"We hang one jingling padlock on the mind"

— Pope, Alexander (1688-1744)

Place of Publication
Printed for M. Cooper
"We hang one jingling padlock on the mind"
Metaphor in Context
Then thus. Since Man from beast by Words is known,
Words are Man's province, Words we teach alone.
When Reason doubtful, like the Samian letter,
Points him two ways, the narrower is the better.
Plac'd at the door of Learning, youth to guide,
We never suffer it to stand too wide.
To ask, to guess, to know, as they commence,
As Fancy opens the quick springs of Sense,
We ply the Memory, we load the brain,
Bind rebel Wit, and double chain on chain,
Confine the thought, to exercise the breath;
And keep them in the pale of Words till death.
Whate'er the talents, or howe'er design'd,
We hang one jingling padlock on the mind:
A Poet the first day, he dips his quill;
And what the last? a very Poet still.
Pity! the charm works only in our wall,
Lost, lost too soon in yonder House or Hall.
There truant Wyndham ev'ry Muse gave o'er,
There Talbot sunk, and was a Wit no more!
How sweet an Ovid, Murray was our boast!
How many Martials were in Pult'ney lost!
Else sure some Bard, to our eternal praise,
In twice ten thousand rhyming nights and days,
Had reach'd the Work, the All that mortal can;
And South beheld that Master-piece of Man.


Ver. 151. like the Samian letter ,]

The letter Y, used by Pythagoras as an emblem of the different roads of Vir
Et tibi quae Samios diduxit litera ramos.


Ver. 153. Plac'd at the door, &c. ] This circumstance of the Genius Loci (with that of the Index-hand before) seems to be an allusion to the Table of Cebes , where the Genius of human Nature points out the road to be pursued by those entering into life. O dh gerwn o anw esthkwV ecwn carthn tina en) thi ceiri, kai thi eterai wsper deiknuwn ti outoV Daimwn kaleitai, &c.

Ver. 159. to exercise the breath ;] By obliging them to get the classic poets by heart, which furnishes them with endless matter for Conversation, and Verbal amusement for their whole lives.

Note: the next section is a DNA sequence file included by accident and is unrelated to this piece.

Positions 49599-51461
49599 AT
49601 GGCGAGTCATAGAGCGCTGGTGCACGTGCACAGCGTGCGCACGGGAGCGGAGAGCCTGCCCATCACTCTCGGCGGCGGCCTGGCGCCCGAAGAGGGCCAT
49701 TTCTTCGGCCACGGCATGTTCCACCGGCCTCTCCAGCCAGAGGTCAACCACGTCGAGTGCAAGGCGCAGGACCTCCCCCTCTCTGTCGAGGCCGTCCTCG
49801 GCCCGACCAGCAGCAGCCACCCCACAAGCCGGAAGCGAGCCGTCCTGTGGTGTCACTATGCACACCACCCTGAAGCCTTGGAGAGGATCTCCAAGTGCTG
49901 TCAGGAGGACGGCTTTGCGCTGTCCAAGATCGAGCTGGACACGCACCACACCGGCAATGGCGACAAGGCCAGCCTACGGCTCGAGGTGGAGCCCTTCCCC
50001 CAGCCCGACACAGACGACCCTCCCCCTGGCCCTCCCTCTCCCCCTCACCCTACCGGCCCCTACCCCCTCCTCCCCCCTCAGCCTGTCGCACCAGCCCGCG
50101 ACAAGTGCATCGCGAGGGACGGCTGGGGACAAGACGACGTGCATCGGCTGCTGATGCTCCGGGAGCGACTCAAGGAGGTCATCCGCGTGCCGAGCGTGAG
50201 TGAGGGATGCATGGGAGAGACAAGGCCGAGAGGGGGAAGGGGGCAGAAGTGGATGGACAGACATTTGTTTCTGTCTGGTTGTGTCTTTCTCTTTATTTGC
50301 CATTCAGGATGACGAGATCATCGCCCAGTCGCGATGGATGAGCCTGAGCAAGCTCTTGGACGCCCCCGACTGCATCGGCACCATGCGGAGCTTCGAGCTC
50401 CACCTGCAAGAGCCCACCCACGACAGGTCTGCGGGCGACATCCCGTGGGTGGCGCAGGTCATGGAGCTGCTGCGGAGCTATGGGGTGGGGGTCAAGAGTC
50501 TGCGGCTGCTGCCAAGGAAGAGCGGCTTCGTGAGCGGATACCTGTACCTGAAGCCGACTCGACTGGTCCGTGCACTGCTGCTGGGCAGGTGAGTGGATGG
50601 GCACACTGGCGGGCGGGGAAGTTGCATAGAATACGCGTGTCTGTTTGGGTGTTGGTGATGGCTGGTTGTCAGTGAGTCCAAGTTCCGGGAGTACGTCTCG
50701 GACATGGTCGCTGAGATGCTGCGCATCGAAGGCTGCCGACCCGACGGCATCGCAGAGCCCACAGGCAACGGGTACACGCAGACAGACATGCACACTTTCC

Ver. 162. We hang one jingling padlock, &c. ] For youth being used like Pack-horses and beaten on under a heavy load of Words, lest they should tire, their instructors contrive to make the Words jingle in rhyme or metre.

Ver. 165. in yonder House or Hall .] Westminster-hall and the House of Commons.

Ver. 174. that Master-piece of Man .] viz. an Epigram . The famous Dr. South declared a perfect Epigram to be as difficult a performance as an Epic Poem. And the Critics say, "an Epic Poem is the greatest work human nature is capable of."

At least 19 entries in the ESTC (1742, 1743, 1744, 1749, 1756, 1776, 1777).

The Dunciad, in Four Books. Printed According to the Complete Copy Found in the Year 1742. With the Prolegomena of Scriblerus, and Notes Variorum. to Which Are Added, Several Notes Now First Publish'd, the Hypercritics of Aristarchus, and His Dissertation on the Hero of the Poem. (London: Printed for M. Cooper at the Globe in Pater-noster-row, 1743). [2 issues in 1743] <Link to ESTC><Link to ESTC><Link to ECCO>

Reading The Dunciad in Four Books, ed. Valerie Rumbold (New York: Pearson Longman, 2009).
Date of Entry

The Mind is a Metaphor is authored by Brad Pasanek, Assistant Professor of English, University of Virginia.